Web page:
Chris Mayer

Photographs seem to mark many monumental life events. Eciah moments are only imprinted on the heart, as priceless memories.

Two years of infertility and pregnancy loss had left me and my husband broke and broken hearted, but still hopeful that we would become parents through adoption. We completed a ton of paperwork and our home study, and we were prepared to sit and wait for however long it took. Expecting years, but hoping for the best. Just two months after receiving our court approval to be considered as adoptive parents, we were chosen by a young couple to parent their unborn child. I was thrilled, and hoped to be 8 weeks away from becoming a mom. Honestly, I was terrified down to my core that it wouldn’t work out, and we’d be left broken hearted again. In an ironic twist of fate I had also just found out that I was pregnant again too.

Four weeks later I had formed a tentative and unfamiliar relationship with A, the birth mom.  And suddenly baby boy was born. 4 weeks early and my cautious fingertips reached to him minutes after birth.  But, he was not mine.  Would he be?  Could he be?  I have pictures from this moment.  I spent 4 days with him in the NICU and A in her room, and sometimes both of us with baby boy.  My husband and I waited, barely breathing or speaking, as the birth parents spent time with baby boy in the NICU to say their goodbyes to him.  Then we stood by, after saying a wildly inadequate “thank you”, and watched, as she was wheeled out of the hospital in a wheelchair, in tears, clutching nothing except a white stuffed lamb that I had just given her, in place of a shiny, new baby boy.  Our greatest joy could not possibly exist in the same moment as her deepest sorrow.  There was no joy, only sorrow.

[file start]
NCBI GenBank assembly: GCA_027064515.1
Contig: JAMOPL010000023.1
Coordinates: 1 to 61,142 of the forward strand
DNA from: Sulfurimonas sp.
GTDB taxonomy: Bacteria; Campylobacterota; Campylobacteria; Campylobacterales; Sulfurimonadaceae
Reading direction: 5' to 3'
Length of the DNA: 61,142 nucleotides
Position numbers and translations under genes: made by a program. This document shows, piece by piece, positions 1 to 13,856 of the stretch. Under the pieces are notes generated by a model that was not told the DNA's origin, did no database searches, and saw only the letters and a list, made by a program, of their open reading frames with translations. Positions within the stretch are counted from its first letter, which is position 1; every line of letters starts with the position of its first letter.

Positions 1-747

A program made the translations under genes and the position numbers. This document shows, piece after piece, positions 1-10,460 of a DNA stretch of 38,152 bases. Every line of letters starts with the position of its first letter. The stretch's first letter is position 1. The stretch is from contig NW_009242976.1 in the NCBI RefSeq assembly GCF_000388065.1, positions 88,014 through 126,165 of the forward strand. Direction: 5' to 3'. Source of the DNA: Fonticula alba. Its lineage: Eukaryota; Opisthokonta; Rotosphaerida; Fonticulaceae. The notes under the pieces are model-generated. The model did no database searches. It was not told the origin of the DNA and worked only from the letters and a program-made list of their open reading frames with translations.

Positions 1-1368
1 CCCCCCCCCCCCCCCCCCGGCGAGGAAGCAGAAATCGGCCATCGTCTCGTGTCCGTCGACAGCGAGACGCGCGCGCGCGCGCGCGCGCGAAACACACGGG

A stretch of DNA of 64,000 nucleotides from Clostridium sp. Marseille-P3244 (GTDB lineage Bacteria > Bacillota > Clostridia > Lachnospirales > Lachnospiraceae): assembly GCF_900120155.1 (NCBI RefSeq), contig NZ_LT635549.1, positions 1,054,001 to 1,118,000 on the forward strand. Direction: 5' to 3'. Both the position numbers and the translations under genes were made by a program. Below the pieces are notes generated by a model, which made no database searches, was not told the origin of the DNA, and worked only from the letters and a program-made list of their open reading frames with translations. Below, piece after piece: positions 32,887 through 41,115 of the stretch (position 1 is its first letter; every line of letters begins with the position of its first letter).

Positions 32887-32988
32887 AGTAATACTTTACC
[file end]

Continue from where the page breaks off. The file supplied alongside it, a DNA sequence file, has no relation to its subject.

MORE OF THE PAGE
A few hours later we found ourselves driving home with baby boy securely strapped in his car seat.  I have pictures of him leaving the hospital with us, in his “going home” outfit.  He wasn’t ours.  Sure, we had permission to have him, but he wasn’t OURS.  In our state birth parents are not allowed to sign parental termination of rights until the next morning.  So, in the meantime, we held the baby, fed the baby, changed the baby, photographed the baby, and entertained a steady stream of visitors as family was in town for another event.  Time seemed to stand still.  Nothing was happening, but everything was happening.  I had a baby in my arms, another growing in my belly, but I still wasn’t a mom.

The next morning at 9am I received a phone call from our social worker.  My heart dropped, mouth went dry, and legs swayed.  “No worries”, she said.  “Signing is still set for 10am.  I’ll call you when it is done.”  We held the baby, fed the baby, changed the baby, and breathed here and there, as my in-laws looked on.  11:00 came and went.  My heart was sinking, yet racing, as fear trickled in.  (I should add, my husband was calm, as he and birth dad shook hands a month ago, so in his mind it was already a done deal.)  Just past 11:30 the phone rang again.  It was our social worker.  “It is done, they are confident in their decision.  Congratulations.”  The air whooshed out of me, and my heart filled with love and joy for my boy, yet sadness and sorrow for another mom.  In that moment, I became a mom.  My labor was over.  There are no photographs of this moment, this eciah that changed our futures forever.   I don’t need them.  My heart takes me back to this moment in time, tears and all.

Three months later the state of Arizona recognized, finalized, and legalized that baby boy was indeed ours, and that we are a family, forever.  There are many photographs from this day and the celebration that ensued.  Those in attendance may have thought it an eciah day for us, but it wasn’t.